STURGIS, S.D. (AP) — Rhonda Ramsdell knows you can’t beat fresh, local produce.
But even Ramsdell, the Meade School District Food Service Director, was surprised at the response of students when she recently offered locally-grown cucumbers for lunch.
“I never thought I would have to ration cucumbers for school lunch,” she said.
The Meade School District is working through the Black Hills Farmers Market to develop the Farm-to-School program, Ramsdell said. In addition to cucumbers, the school district has offered fresh sweet corn and tomatoes.
Ramsdell said the less time that passes between farm and table, the fewer nutrients fresh produce can lose. Also, serving local produce is a way to get students excited about healthy eating, the Black Hills Pioneer reported.
Securing locally-grown items starts with a questionnaire which local producers must complete to determine if they qualify.
“That includes a lot of safety questions and things that are generally included in GAP (Good Agricultural Practices) certification for farmers,” Ramsdell said.
Once a producer becomes qualified, the school district can buy their products through the Black Hills Farmers Market wholesale program.
The Farmers Market is open to the general public Wednesdays and Saturdays 8 a.m. to 2 p.m. through October, and 9 a.m. to noon Saturdays November through April.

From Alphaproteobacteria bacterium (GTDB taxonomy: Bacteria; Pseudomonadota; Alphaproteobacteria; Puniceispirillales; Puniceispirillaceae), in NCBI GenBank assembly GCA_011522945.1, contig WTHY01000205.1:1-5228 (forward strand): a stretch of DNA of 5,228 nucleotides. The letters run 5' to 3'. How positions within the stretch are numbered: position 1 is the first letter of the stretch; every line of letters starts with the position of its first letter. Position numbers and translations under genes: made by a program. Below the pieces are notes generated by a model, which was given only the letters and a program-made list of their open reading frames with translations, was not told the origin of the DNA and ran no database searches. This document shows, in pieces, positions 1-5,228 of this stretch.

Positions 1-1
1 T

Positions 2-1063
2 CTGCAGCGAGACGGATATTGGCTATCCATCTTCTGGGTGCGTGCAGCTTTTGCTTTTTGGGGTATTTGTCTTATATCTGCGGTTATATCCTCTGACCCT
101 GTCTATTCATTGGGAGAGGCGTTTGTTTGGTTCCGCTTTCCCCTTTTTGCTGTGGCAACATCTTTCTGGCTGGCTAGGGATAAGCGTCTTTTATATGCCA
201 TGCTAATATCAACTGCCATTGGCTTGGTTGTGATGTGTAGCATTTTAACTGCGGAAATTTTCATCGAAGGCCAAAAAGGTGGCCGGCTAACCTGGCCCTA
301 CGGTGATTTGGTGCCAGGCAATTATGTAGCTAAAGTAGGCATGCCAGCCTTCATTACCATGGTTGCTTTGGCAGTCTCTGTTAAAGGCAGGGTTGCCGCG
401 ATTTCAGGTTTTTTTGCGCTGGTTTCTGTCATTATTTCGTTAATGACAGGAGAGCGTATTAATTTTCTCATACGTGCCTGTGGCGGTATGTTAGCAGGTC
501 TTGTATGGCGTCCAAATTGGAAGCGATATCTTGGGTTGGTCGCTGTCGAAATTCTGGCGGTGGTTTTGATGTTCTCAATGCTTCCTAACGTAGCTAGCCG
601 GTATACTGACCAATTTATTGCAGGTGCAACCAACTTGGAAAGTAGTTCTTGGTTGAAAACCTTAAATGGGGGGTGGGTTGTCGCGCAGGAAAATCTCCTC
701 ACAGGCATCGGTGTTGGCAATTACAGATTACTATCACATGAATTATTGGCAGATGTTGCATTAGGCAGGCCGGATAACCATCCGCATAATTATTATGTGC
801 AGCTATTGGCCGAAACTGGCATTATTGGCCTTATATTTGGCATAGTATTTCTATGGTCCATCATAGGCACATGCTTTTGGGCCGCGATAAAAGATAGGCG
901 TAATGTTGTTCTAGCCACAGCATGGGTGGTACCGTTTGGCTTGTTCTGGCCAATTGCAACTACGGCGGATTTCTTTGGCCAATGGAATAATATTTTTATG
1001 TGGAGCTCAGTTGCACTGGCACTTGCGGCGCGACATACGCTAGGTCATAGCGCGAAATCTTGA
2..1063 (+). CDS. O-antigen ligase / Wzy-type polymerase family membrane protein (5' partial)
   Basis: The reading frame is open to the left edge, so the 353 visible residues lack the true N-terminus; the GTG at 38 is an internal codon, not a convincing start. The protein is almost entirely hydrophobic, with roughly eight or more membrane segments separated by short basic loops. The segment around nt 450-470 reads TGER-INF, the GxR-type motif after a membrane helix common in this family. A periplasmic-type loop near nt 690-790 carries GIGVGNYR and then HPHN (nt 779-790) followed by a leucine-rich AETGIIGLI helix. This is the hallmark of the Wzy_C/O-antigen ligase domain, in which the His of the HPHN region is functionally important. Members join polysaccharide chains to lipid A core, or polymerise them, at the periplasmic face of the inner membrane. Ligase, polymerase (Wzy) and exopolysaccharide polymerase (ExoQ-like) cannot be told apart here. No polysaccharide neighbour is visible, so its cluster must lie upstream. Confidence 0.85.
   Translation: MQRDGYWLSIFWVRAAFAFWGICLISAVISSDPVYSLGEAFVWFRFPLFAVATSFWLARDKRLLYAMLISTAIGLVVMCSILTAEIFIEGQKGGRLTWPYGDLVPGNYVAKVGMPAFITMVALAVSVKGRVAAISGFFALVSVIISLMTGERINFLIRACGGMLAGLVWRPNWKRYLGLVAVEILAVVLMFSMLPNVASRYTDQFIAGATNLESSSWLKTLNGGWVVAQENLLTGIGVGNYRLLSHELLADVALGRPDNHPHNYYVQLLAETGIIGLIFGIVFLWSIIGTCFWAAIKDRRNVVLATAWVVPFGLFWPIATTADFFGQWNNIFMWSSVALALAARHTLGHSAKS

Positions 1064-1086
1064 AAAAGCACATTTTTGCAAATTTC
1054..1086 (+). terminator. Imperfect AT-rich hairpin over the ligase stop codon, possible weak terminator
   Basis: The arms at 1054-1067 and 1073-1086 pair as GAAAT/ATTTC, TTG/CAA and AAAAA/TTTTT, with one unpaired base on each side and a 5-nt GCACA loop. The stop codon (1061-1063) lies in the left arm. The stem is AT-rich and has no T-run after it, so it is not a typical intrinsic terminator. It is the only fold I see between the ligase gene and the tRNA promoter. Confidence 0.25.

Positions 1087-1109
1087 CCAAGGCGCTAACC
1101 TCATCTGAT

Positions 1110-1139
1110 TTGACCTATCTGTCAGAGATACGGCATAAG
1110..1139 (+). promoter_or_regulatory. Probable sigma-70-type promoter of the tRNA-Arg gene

The wholesale program is done through an online portal. Ramsdell logs in on Mondays, determines what is available and what would fit into that week’s lunch menus. She then submits her order, and the items are picked up on Wednesday and used in lunches that week.
“Anytime you can purchase locally, that’s a good thing for the local economy. Also, the produce is fresher,” she said. “What we buy from our suppliers doesn’t look like that. It’s nowhere near as fresh or as flavorful.”
The students agree.
Amy Brandner, an eighth-grader at Sturgis Williams Middle School, said it’s great to have fresh produce.
“Hopefully, if they offer more fresh produce, people will eat more vegetables,” Brandner said.
Robert Sperling, also an eighth-grader at SWMS, said he appreciated the fresh option.
“I’m usually pretty hungry. It tasted good,” he said.
SWMS Food Service Site Manager Alicia Harris, said the reaction from students concerning the fresh produce has been positive.
“Oh, my goodness! The kids loved it,” she said.
It does take a little more preparation time in the kitchen to serve up local produce, but it’s well worth it, Harris said. Some students even asked when they might have sweet corn again, she said.
Harris put the cucumbers and tomatoes on the self-service fruit and veggie cart at the middle school. Students devoured 15 pounds of cucumbers in two days, she said.
The sweet corn came from Cox’s Farm Stand of Vale, the cucumbers from DC Gardens (Dale Castell) of Vale and the tomatoes from Richard and Sophia Meyer of Piedmont.
Buying local produce is a win/win, Ramsdell said. Sometimes producers have product that might ripen before it gets to the general public at market. But, the school district can buy and serve large quantities of the produce while it’s still fresh.
“Things that might go to waste otherwise, we can pick up at a reasonable price, put it out the next day and feed our 2,000 students,” Ramsdell said.